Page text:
Class Warfare Blog

November 22, 2017

Do You Long for “The Holy”?

Filed under: Culture,Religion — Steve Ruis @ 1:01 pm
Tags: , ,

I see book titles I find intriguing although not necessarily intriguing enough to purchase the book. One such book recently is “The Holy Longing” by Ronald Rolheiser. The subtitle was “The Search for a Christian Spirituality.” The short blurb for the book was: “This is an engaging guide for those seeking to rediscover their Christian spirituality and how to apply it to their daily lives.”

My guess is this book is for people who have given up, or are giving up, on traditional Christianity but are missing something. I also suspect that the longing isn’t for the holy.

Many atheists are criticized for their attacks on religion (mea culpa) with the question “What are you going to replace it with?” Some of these people are busy creating secular churches, whatever the Hell those are. Others are in the “religion keeps the masses under control, we are all doomed if you kill religion” camp. My suggestion to them is maybe you should have treated us better.

What I want to address is the “missing something” that people say indicates a need for spirituality, whatever that means to them.

My thoughts ran to a friend who had been brought up in a somewhat strict Protestant church community and who decided to go take in a Catholic service. Boy, she was pissed! The Catholics had better architecture, better costumes, better music, more comfortable pews, everything was better! (I didn’t point out the fact that they had padded kneelers indicated that they didn’t care if you experienced any discomfort, as long as you submitted. The Protestants wanted you to feel the discomfort of your miserable sinful life; that’s why there were no cushions on the benches.)

Many people, raised in a church environment that they have since eschewed would remember the commonality of such services: the joint singing, calls and responses, church socials, the appeals to help the poor around the holidays, etc. I understand missing those things, but they aren’t spirituality.

In my sophomore year in high school, I missed the first six weeks of the school year because I was in hospital with a kidney problem. When I went home, I missed the nurses, the orderlies, and some of my ward mates. They all treated me with kindness and respect.

My point is nostalgia for times that one gets healing, love, and respect and not spiritual longings.

I would like to interview some of these people and ask them what they were feeling that they lost. I suspect many would comment on community, a place of belonging, a place with glorious music (got to sing in the choir, etc.), and myriad other things. I suspect that very few would be longing for a spiritual being that controlled their lives. I can’t imagine they got much direct solace, or advice, or even encouragement directly from their deity. I suspect that all of that came from well wishing members of their community.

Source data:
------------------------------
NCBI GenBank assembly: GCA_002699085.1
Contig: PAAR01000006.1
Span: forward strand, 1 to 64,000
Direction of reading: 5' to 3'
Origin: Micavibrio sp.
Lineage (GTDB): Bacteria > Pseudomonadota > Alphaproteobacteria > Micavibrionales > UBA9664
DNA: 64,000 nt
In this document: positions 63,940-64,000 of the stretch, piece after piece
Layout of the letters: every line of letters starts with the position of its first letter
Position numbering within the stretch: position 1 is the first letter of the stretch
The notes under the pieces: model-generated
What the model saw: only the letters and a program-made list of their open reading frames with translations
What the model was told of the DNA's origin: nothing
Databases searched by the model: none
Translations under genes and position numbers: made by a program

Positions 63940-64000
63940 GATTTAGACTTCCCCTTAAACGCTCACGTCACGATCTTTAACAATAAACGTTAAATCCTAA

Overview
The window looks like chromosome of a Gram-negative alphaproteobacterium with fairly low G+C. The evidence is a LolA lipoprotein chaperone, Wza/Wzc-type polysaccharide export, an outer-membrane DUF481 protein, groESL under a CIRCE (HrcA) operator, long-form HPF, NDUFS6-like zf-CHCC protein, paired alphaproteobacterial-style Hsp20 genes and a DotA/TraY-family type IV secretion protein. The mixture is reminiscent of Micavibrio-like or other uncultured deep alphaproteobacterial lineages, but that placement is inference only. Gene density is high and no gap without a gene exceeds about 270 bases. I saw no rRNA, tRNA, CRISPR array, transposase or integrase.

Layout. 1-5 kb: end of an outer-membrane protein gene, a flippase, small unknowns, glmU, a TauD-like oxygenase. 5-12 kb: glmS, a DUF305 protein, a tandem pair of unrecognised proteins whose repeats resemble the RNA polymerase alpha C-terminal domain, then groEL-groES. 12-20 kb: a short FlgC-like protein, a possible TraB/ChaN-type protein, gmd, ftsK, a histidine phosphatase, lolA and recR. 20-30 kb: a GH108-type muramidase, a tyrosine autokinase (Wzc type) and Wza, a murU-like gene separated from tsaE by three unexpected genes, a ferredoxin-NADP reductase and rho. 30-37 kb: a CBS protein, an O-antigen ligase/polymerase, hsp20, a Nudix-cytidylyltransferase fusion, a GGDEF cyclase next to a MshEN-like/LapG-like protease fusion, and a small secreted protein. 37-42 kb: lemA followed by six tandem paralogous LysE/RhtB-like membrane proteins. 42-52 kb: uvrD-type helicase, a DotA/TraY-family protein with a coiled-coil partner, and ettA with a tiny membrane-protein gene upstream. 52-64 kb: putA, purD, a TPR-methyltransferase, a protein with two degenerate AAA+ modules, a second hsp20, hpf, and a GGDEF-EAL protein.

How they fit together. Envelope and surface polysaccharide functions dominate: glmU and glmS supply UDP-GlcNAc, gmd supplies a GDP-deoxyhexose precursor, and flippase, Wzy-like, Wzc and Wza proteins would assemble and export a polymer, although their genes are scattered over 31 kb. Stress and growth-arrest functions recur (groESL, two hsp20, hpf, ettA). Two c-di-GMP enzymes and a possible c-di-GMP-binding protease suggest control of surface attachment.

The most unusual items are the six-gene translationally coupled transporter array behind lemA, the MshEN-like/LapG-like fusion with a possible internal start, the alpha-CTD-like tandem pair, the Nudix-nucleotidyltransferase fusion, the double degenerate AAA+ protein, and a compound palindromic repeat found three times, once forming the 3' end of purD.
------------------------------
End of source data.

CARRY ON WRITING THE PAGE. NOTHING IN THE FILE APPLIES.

I understand missing that.

When I hanged up my sneakers, that is when my college basketball days were over, and I was fully engaged in adult pursuits, I missed the “being part of a team” for decades.

I understand missing being part of a community.

I wonder whether some deliberately confuse these common yearnings and longings for things that fit their agenda better and, well, sell books, too.


  1. Once I lost my religion, the only thing I replaced it with was beer, rhum, wine, and tequila. Gin and whiskey on occasion when the mood hit. No need to replace religion with anything else. When I am really feeling spiritual Absinthe is the choice. Going to see the Green Fairy! Now that is good stuff!


    Comment by Holding The Line In Florida — November 22, 2017 @ 2:17 pm | Reply

    • I hope you aren’t drinking on Sunday morning, that time is reserved for football.

      Back when I was a competing archer, I used to go out to a lovely field range on Sunday to worship in the woods. Lovely.

      On Wed, Nov 22, 2017 at 2:17 PM, Class Warfare Blog wrote:



      Comment by Steve Ruis — November 22, 2017 @ 9:25 pm | Reply

  2. When I nearly got excommunicated from the Lutheran church, I suppose I did replace it with more reading. Hey, I had all that free time on Sunday mornings after Dad told me I no longer needed to attend church nor Sunday school. Yes sir, all that extra time to read books and the occasional Mad Magazine while my parents and idiot brother went off to church/Sunday school.
    I think what they miss is the socialization they got by going to church. To me, it was just to show off the new clothes or new car they’d bought. I knew it was a farce of the highest order so reading was at least expanding my mind, not bogging it down with silly, ancient dogma.


    Comment by Walter Kronkat — November 22, 2017 @ 3:52 pm | Reply

    • Yeah, so much humility when people sneered at others who came to services in tatty clothes (as they were poor).

      On Wed, Nov 22, 2017 at 3:52 PM, Class Warfare Blog wrote:



      Comment by Steve Ruis — November 22, 2017 @ 9:26 pm | Reply

      • Hey, I still remember way back when I was a grade school kid, the farm kids came to church in overalls. Granted, the mom had spent Saturday (or as the LOL cats and I call it, Caturday) washing the best overalls the kids had for Sunday services. Many of working class and farm kids went to church with old clothes and some of us even had patches on our jeans.
        Of course the swells looked down on us, but we didn’t care. At the time, I was too young to care. Later, I realized the whole thing was a sham. Just a big social club to show off your newest goodies. Must be part of why dad knew I’d have worn excommunication as a badge of honor.